Suddenly, the curtain is drawn back to reveal the flustered old man spinning the dials and shouting into the megaphone: "Pay no attention to that man behind the curtain!" That's when we found out that the Great and Powerful Oz was just a bunch of special effects. It's an empire built on the simple conceit that no one peeks. It's show biz.
I had echoes of this moment when I read that Frank Cady had died. "Who is Frank Cady?" you ask. He's the guy who played Sam Drucker on "Green Acres." He is also the guy who played Sam Drucker on "Petticoat Junction." He is also the guy who played Sam Drucker on "The Beverly Hillbillies." Sam Drucker's store was the Nexus of Hooterville. Not familiar with Hooterville? I suppose then I am showing my age, but these crossovers and spinoffs left my head spinning as a youth, long before "Happy Days" spawned Laverne, Shirley, Mork, Mindy, Joanie or Chachi. These shows used a lot of stunt-casting to bring in viewers for "events." Sam Drucker was just a guy who happened to show up for a line or two now and then to keep us all rooted in the reality of Hooterville. A thin root I will admit, but root nonetheless.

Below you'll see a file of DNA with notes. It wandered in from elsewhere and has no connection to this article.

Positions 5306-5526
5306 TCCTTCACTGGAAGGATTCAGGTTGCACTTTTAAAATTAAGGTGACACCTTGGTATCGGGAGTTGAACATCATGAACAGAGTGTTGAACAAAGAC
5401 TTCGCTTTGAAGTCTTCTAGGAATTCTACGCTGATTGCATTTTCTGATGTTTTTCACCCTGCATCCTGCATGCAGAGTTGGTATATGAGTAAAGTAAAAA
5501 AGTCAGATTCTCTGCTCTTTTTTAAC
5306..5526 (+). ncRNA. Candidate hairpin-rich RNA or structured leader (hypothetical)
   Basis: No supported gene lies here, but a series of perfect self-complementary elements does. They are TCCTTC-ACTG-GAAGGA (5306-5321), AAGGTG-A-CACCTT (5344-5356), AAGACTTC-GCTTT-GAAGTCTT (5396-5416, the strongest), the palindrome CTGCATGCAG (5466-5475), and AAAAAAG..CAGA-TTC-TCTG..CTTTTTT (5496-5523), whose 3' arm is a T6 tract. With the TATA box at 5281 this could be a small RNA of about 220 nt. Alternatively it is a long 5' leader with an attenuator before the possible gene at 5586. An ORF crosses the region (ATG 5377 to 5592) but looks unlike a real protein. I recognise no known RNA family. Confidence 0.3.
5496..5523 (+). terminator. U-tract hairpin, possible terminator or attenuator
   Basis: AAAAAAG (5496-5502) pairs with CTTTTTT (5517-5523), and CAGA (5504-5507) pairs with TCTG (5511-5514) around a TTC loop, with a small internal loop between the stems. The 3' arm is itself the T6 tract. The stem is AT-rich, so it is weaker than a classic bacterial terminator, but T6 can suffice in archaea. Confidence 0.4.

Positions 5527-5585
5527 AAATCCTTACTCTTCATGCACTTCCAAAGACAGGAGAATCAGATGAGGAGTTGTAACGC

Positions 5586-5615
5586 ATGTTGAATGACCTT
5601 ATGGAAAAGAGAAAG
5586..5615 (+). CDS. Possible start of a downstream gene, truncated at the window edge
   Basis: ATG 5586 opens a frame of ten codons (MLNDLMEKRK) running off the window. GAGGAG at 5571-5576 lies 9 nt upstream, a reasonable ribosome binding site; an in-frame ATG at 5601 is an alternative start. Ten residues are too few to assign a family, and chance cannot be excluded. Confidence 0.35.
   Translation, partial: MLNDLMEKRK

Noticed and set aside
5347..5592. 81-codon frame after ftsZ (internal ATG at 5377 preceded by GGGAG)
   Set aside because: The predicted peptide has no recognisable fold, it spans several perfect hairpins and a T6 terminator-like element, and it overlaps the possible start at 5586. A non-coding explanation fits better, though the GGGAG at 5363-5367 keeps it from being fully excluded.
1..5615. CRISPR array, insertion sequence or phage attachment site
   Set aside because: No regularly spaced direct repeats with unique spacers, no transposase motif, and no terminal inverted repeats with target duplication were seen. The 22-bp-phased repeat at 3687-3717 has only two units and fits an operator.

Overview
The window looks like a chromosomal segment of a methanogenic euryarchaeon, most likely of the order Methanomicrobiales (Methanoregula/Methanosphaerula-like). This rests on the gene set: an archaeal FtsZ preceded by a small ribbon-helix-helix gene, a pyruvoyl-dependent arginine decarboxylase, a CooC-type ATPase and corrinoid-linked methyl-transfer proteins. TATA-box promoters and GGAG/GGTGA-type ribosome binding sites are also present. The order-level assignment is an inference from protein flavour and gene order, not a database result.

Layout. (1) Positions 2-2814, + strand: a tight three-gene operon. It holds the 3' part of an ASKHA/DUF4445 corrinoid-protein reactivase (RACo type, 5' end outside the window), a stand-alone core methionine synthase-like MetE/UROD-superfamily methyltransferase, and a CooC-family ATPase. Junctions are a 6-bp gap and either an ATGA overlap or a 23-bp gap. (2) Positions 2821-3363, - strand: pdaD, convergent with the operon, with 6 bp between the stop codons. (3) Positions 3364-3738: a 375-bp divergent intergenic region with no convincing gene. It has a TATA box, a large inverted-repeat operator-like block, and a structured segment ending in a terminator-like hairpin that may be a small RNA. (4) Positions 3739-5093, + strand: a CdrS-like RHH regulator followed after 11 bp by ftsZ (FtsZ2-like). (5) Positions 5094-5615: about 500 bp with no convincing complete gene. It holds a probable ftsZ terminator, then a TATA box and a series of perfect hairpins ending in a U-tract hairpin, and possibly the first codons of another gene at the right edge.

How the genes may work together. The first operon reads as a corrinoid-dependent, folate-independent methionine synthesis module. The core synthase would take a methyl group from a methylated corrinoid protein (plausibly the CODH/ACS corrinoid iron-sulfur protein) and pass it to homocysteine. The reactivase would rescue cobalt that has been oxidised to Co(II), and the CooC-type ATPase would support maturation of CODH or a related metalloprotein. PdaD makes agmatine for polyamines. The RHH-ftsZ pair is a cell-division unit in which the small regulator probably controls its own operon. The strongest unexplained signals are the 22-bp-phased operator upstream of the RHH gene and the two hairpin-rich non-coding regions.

I have gone years without considering this vast conspiracy, even when I delved into the life and passing of Eddie Albert some years ago. It recalled an incident much earlier in my life when I realized that the clown I was watching in the afternoon named Blinky introduce cartoons was also the nutty old Captain Dooley who introduced cartoons in the morning. It is only now that I can try and wrap my head around what his work day must have been like. This was live television, after all. A pre-dawn call to the makeup chair to get the sideburns and mustache for the Captain, an hour or so of production and cleanup, and then lunch. That gave him just an hour or so to turn around and start to prep for Blinky. Blinky was also in great demand for local charities and public appearances of all sorts, so his day wasn't over until it was time to collapse and start dreaming of doing it all over again. Sam Drucker was just Sam. Same counter. Same apron. Same mild frustration with city folk and their ways. The Great and Terrible Oz had it easy.